‘Oh no you don’t.’

‘I. Need. To. Bow.’

This repetition was punctuated by soft thuds of the sort which, in a younger child, might suggest stamping feet after being gently restrained – but Delia could not comprehend that kind of behaviour from the grown-up girl she had fondly (if secretly) started calling her “very proper pal, Patience”. Neither the petulance nor the running nor the stamping. The young Welshwoman was rooted to her spot, regardless.

‘No, you don’t, lass. You need to get back into bed. Preferably without being carried.’

The girl responded to this instruction by bursting into peals of laughter. ‘Where? We don’t have beds, only sleeping mats.’

The nurse tutted at the louder noise. ‘You have one right here, Patsy. This is London, not Sumatra.’

Delia was completely confused by these developments. She could have sworn Patsy said she grew up in Singapore… but she had no time to think them through now, because the conversation in the next “cubicle” had changed considerably.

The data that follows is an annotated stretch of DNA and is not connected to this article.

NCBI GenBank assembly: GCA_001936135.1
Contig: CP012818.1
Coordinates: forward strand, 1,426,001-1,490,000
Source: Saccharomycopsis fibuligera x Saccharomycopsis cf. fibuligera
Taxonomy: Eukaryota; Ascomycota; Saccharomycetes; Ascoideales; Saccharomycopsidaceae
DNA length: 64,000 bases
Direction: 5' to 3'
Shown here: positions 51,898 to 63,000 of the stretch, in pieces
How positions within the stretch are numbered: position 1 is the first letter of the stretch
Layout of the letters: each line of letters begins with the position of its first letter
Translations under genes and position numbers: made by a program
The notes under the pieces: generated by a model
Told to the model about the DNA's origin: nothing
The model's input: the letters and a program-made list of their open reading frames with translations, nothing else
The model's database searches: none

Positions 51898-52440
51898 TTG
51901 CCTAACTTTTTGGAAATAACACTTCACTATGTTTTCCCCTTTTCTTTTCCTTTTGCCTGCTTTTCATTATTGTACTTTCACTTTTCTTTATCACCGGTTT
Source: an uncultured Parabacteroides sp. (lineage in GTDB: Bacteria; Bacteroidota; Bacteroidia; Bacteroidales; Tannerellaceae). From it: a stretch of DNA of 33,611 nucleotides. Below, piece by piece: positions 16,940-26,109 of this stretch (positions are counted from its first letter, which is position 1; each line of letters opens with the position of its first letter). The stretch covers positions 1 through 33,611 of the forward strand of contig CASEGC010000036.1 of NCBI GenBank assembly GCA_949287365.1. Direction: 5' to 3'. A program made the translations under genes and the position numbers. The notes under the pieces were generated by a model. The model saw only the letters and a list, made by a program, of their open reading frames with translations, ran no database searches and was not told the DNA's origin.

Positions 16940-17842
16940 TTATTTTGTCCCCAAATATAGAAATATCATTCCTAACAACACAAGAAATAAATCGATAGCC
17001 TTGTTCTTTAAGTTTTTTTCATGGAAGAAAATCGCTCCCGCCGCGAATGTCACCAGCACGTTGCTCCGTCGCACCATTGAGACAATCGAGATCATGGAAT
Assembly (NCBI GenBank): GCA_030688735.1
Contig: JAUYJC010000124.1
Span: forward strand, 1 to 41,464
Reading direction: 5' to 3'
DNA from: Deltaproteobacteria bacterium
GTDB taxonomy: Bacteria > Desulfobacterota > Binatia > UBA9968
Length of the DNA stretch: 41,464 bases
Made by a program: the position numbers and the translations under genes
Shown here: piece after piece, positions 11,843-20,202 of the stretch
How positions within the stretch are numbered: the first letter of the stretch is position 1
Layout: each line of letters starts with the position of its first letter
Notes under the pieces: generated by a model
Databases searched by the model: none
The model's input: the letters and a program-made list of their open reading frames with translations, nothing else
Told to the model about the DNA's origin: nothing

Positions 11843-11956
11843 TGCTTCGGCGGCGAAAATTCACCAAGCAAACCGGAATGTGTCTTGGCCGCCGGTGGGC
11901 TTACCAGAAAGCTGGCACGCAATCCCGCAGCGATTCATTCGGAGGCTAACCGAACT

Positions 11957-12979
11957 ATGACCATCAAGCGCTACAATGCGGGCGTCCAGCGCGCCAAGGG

London!? No…’ Patsy gasped suddenly. ‘Phyllis?’

The brunette wanted to gasp, as well, at the knowledge of the formidable Nurse Crane’s first name, but she held her breath, too invested in listening intently.

‘Yes, lass. Welcome back to Poplar,’ Phyllis said, with a smile in her voice.

The redhead groaned; her voice restored to its usual timbre. ‘I’m so sorry. I thought we’d got this under control.’

‘No apologies, Patsy, it isn’t your fault.’ The veteran nurse was far too professional to add that she had several choice phrases for the person whose fault she felt it was, this time, at any rate: a certain Charles Mount.

‘I know that, but I’m still sorry,’ the sleep-deprived student said sullenly. ‘Slightly selfishly, actually, because I suppose it means another spell in isolation – and that’s hardly the present I was hoping to get for my Sweet Sixteenth.’

Phyllis held back a chuckle at this return to her charge’s customary sarcastic humour. Delia, by contrast, was so surprised by this seemingly sudden shift that she wobbled. Not just a little, either, but enough to land her squarely on her bottom, with a much louder thud than her friend’s earlier stamping.